Fishing harbours slip into silent slumber

The fishing harbours across the state wear a deserted look as the fishing community has stopped venturing into the sea.

Published: 27th March 2020 06:24 AM  |   Last Updated: 27th March 2020 06:24 AM   |  A+A-

dry fish

Image used for representational purpose only. (File Photo | EPS)

Express News Service

KOCHI: The fishing harbours across the state wear a deserted look as the fishing community has stopped venturing into the sea. The harbours that used to bustle with activity have slipped into slumber. Mechanised and country boats lie anchored near the harbour in long rows. It is another season of misery for the fishing community.

The traditional fishermen and the mechanised boat owners have voluntarily decided to stop the fishing operations in view of the lockdown. As the seafood exports have also come to a grinding halt, the sector is witnessing a total shutdown.

The mechanised boat owners were forced to stop fishing operations two weeks ago as most of the workers from Tamil Nadu returned to their native places in view of the Coronavirus threat. The traditional fishermen decided to wind up fishing operations in Tuesday after the government announced a complete lockdown.

“Most of the traditional fishermen had stopped venturing into the sea in view of the depleting fish stocks in the coastal sea. A single day’s fishing expense comes to Rs 25,000 and most of the boats don’t get enough catch to meet the expenses,” said Traditional Fishermen Co-ordination Committee secretary PB Dayanandan.

There are around 1.41 lakh fishermen in the state and around 5 lakh people depend on the sector for their livelihood. “We have urged the chief minister to announce a compensation package for the fishing community and provide a monthly compensation of Rs 5,000 to each fisherman. All fishermen families should be provided free ration and medical aid,” demanded Kerala Matsya Thozhilali Aikya Vedi president Charles George.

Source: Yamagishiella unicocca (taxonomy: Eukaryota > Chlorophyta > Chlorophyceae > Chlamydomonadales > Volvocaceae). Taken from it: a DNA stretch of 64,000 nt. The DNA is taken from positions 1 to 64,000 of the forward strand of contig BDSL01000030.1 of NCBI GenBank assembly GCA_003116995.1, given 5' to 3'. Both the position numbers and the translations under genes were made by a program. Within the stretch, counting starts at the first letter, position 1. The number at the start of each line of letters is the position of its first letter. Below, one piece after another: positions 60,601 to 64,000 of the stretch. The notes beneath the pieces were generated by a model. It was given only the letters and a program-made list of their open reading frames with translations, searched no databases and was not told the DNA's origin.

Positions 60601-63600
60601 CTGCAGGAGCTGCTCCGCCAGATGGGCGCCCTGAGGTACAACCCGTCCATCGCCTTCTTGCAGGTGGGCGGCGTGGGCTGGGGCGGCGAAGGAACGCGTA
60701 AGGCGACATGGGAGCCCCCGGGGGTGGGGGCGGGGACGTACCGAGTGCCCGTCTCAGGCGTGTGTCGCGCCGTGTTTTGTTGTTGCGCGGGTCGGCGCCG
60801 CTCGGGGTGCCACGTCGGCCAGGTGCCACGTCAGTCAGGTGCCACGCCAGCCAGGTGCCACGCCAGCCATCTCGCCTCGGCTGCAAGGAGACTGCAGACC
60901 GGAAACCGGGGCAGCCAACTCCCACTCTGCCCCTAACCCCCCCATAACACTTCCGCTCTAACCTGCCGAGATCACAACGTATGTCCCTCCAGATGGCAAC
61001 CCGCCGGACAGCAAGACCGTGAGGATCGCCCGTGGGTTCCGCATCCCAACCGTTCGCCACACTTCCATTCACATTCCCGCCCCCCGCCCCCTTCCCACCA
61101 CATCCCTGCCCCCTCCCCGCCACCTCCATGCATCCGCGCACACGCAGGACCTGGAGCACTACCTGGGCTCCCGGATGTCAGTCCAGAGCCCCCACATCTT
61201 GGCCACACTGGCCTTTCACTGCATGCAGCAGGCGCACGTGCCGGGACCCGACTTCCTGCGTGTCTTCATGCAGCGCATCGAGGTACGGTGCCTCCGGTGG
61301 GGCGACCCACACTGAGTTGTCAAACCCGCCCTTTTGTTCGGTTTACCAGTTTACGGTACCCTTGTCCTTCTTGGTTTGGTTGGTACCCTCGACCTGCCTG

“The fishing industry is in deep peril as seafood export companies have been hit hard by crisis. Most of the exporters are holding stocks and payment to boat owners has been delayed. Ice plant owners, boat workshops, auctioneers and other stakeholders are also feeling the pinch,” said All Kerala Fishing Boat Operators Association general secretary Joseph Xavier Kalappurackal.


“We had dispatched consignments to China, Vietnam, the US and Europe during the past week. However, most of these consignments have not received clearance certificate, which has landed us in deep trouble. We have sent a representation to the Union Commerce Minister seeking immediate intervention to avoid rejection of the consignments,” said Seafood Exporters Association of India Kerala region president Alex K Ninan.

“The bulk of our seafood exports is to South-East Asian countries, China and Europe. We will ensure that the relief announced by the government is extended to the fishermen,” said Fisheries deputy director Maja Jose.



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